While foraging in small family groups, the birds give a loud clucking noise to communicate “kla-kla-kla-kla” with variable intensity. This sound can last 2-5 minutes in length.

The Trinidad Motmot feeds on invertebrates found in the leaf litter on the ground. It follows the swarms of army ants or small birds which help it to locate spiders, insects and various invertebrates. It may occasionally catch small reptiles and young birds, and it also takes molluscs and earthworms.

It hunts from low perch and swoops down onto the detected prey. The animal is beaten on a tree branch before to be swallowed whole.
On Tobago, it feeds mainly on fruits in wet and dry seasons, and it takes dung beetles and cicadas during the rainy season.

The Trinidad Motmot uses its long racquet tail for visual communication. When excited, it moves its tail back and forth. This behaviour often allows locating the bird among the foliage.

During the breeding season, the Trinidad Motmot becomes more vocal in order to attract a female, but also during pair-bonding and courtship displays. It sings frequently just before dawn and at dusk.
These vocalizations are used to establish the territory. The males advertise by a low-frequency “hoot-hoot”, sometimes longer, up to height notes.

The male often offers some leaves, twigs, flowers or grass to the female during courtship. They live in pairs instead of flocks, and they are monogamous. They remain together for one year.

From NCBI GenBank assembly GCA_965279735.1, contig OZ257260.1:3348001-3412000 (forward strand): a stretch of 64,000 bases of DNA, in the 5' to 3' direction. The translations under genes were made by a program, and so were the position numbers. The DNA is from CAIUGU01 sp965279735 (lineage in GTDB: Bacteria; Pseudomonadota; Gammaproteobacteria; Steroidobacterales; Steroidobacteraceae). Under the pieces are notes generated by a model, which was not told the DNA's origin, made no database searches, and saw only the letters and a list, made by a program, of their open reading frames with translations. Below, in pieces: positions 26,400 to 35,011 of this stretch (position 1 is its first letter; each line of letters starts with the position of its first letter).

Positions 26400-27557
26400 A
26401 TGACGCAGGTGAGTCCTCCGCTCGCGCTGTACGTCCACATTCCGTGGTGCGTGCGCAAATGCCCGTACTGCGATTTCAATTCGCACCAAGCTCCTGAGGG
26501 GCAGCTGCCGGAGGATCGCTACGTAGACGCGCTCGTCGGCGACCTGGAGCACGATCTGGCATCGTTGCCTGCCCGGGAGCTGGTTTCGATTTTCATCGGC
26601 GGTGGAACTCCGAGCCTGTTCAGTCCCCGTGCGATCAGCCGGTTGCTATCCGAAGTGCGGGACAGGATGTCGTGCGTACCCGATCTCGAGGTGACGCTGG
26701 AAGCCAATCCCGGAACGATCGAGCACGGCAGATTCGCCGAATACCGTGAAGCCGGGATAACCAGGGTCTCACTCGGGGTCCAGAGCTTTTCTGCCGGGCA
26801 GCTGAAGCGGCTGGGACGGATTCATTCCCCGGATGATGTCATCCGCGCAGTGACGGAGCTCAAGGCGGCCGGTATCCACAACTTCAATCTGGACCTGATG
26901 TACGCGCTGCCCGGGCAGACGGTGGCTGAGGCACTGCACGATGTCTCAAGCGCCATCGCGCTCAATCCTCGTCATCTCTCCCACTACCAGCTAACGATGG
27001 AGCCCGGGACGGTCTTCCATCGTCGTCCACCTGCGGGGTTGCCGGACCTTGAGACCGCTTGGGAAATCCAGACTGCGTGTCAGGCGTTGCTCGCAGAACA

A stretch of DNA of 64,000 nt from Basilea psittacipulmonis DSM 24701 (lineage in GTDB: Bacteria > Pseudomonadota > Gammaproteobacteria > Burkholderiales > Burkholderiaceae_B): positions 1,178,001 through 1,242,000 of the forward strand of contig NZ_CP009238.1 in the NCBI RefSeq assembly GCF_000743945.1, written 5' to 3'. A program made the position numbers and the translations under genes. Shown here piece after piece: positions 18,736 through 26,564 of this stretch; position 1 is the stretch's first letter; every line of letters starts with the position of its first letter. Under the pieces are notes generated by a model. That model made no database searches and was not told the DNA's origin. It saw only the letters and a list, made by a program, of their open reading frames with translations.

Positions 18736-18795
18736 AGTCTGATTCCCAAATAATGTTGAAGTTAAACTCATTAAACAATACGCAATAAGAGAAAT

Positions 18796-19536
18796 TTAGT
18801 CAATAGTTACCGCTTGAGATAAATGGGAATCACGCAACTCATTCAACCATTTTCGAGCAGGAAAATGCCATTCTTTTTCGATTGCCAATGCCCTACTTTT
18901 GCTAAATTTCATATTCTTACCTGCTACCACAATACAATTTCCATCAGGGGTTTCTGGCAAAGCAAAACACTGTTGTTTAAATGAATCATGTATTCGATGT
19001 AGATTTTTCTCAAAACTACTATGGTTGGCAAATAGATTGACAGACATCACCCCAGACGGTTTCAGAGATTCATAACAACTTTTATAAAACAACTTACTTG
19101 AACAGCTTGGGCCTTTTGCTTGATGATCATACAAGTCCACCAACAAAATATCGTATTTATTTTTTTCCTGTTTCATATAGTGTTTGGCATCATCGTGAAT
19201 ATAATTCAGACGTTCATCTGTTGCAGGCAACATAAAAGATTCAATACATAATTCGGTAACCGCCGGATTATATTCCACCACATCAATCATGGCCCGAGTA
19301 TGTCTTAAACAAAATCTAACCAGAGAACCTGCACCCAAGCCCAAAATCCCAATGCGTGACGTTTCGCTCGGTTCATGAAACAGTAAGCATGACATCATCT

During aggressive disputes or in territorial defence, they produce hoarse, dry coughing sounds. Long chattering and swinging tail (or penduluming) are performed when the birds are excited.

The Trinidad Motmot is probably resident, with some short movements related to food and behaviour.
With its short, rounded wings, the bird performs a rapid flight, but rarely over long distances.

The breeding season takes place in spring, with the laying in April-May on Trinidad, and between March and July on Tobago.
The Trinidad Motmot nests in burrow excavated in earth bank by both adults working in alternating stints. The burrow is usually straight, but bends of 90% are not uncommon. The length varies from 3 to 5 metres. The entrance is always well-concealed behind tree roots or trunk, or any other objet. A new burrow is dug for each breeding season during the autumn for the next spring. That explains why the mates remain together during one year.

The female lays 3 white eggs and both adults share the incubation, the female usually at night. Incubation and fledging periods are unknown, but they are probably similar to those of M. momota, with an incubation period of 3 weeks and the young fledge about one month after hatching. The young are able to forage alone after leaving the burrow.

The Trinidad Motmot has small range. The species is much commoner on Tobago where it is a tourist’s attraction, whereas it is considered shy and uncommon on Trinidad.
The population size is unknown, but it is suspected to be stable.
The Trinidad Motmot is currently evaluated as Least Concern.